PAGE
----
So, the Green Party’s Elizabeth May has stepped down as leader. She will continue on as a member of Parliament – she even plans to run again – but her tenure as leader, which met with mixed success, is over.
While May is much admired in Canada, it’s to be hoped that her successor will lean away from policies that would devastate Canadian agriculture.
Her party garnered more than 1.1 million votes in last month’s election, for 6.5 percent of the popular vote, so it does have some clout.
Departing B.C. Green Party leader Andrew Weaver said May “elevated the national conversation and forced other parties to take bolder positions.”
But neither the Liberals nor Conservatives accepted her policies on agriculture.
May tried to convince Canadians that every policy in every way should address the “climate crisis.”
In surveys, Canadians accepted that climate change should be a top issue, but her grim forecasts didn’t sell.
The Greens wanted to reduce the size of the national cattle herd to cut methane emissions, and decrease amount of crops produced through a move to smaller, organic farms and regenerative agriculture. (They never addressed the fact that extra tillage needed for organics would send huge amounts of carbon dioxide into the atmosphere, nor the reduced fertilizing manure from fewer animals.)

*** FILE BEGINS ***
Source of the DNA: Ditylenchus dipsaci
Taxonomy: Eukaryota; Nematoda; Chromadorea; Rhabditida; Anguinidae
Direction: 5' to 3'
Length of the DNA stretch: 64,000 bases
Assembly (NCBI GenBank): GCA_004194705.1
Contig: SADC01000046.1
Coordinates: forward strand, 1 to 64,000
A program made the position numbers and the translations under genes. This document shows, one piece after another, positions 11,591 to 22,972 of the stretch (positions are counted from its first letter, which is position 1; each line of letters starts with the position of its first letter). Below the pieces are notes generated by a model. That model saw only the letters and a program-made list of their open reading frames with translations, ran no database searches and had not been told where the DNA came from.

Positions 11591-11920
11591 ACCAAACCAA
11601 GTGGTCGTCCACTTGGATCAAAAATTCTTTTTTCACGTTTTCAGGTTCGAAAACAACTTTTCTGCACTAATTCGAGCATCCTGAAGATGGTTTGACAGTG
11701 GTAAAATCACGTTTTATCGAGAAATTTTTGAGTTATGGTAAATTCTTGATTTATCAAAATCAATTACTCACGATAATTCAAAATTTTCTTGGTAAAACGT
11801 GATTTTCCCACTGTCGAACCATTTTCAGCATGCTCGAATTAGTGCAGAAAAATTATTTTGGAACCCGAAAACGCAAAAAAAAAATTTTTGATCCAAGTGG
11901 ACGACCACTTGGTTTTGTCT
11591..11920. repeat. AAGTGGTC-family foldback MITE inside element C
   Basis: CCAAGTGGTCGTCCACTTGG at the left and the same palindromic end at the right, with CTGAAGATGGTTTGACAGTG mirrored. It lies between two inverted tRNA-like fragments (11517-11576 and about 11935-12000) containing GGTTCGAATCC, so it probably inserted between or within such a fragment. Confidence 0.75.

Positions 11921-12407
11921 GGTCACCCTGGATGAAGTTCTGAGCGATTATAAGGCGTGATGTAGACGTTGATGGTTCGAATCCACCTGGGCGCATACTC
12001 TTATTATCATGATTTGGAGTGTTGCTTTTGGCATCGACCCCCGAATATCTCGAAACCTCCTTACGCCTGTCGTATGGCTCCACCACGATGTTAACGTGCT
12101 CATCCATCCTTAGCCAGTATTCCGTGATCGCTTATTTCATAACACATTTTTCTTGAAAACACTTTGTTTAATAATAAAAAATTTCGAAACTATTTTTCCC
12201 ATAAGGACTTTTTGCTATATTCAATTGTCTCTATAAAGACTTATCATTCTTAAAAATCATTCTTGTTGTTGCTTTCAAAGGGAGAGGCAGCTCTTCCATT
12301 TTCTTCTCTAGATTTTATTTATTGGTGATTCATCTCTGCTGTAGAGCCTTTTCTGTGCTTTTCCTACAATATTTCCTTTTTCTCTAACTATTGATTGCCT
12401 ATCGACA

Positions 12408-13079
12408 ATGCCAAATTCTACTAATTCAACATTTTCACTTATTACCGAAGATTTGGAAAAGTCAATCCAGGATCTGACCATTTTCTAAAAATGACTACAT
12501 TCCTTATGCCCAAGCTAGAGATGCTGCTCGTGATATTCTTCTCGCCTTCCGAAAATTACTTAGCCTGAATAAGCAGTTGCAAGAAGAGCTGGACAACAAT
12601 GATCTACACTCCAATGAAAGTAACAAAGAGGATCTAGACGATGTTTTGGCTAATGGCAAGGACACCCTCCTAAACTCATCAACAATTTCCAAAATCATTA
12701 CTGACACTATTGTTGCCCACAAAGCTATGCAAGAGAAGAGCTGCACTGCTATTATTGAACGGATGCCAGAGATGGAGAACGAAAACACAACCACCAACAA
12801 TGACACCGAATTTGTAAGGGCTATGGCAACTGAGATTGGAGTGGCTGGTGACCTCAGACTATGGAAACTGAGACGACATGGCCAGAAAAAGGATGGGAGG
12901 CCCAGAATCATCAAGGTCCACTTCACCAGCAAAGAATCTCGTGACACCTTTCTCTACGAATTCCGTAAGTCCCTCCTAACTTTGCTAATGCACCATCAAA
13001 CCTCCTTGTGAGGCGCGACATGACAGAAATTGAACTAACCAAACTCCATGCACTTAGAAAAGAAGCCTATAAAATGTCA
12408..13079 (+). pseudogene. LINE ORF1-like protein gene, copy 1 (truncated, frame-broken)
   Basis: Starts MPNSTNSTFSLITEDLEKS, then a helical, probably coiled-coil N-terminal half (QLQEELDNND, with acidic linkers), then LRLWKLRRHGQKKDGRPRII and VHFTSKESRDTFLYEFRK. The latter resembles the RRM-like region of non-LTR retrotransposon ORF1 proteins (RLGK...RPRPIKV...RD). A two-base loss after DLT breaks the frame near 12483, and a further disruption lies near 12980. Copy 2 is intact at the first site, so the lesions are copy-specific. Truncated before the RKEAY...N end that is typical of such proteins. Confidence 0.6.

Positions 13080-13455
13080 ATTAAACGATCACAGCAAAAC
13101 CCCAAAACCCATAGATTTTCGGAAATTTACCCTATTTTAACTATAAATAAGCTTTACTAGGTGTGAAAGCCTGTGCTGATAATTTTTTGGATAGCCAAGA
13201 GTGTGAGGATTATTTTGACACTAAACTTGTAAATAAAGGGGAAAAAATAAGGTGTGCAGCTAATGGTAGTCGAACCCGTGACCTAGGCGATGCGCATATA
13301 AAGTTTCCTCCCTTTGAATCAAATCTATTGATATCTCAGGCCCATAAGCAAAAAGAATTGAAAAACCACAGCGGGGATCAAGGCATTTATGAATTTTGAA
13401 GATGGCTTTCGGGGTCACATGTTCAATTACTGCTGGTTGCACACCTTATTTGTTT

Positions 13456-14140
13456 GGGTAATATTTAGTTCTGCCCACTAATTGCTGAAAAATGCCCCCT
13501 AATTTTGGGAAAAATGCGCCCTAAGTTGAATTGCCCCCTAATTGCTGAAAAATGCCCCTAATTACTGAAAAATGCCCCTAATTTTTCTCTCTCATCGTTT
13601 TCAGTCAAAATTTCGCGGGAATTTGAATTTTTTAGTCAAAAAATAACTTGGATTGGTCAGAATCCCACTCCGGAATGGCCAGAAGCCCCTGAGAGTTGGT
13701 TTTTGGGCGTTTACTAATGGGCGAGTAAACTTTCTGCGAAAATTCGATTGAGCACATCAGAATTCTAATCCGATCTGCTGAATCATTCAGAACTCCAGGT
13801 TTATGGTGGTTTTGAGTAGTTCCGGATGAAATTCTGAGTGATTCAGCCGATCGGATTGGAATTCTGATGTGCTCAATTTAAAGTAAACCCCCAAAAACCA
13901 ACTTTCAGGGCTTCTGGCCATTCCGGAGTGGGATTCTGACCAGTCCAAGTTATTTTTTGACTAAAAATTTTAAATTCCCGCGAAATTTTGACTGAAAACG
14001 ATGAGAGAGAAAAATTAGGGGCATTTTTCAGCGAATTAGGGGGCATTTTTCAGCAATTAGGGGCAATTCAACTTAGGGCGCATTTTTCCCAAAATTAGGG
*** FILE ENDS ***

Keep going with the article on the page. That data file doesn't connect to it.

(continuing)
And while there is room for the latter two, the party’s policy approach would have sunk revenues from agricultural exports.
Her approach didn’t work, given the Liberals’ promise to increase Canada’s export position in the world from fifth to second, with agriculture as leading driver.
While addressing climate change is important, pushing for a contraction of the agricultural sector is a dead end.
Canadians aren’t moved to panic when they vote.
The Greens didn’t achieve the breakthrough they wanted. They will never back down from pressing policies on climate change, nor should they, but they should consider a more measured approach that considers technological advances on the horizon that would significantly reduce the amount of methane produced by livestock. And Canadian farmers are among the most efficient in the world in producing crops. Research promises to make even more progress.
Canadians will be asked to make changes to address climate change, but devastating agriculture won’t sell.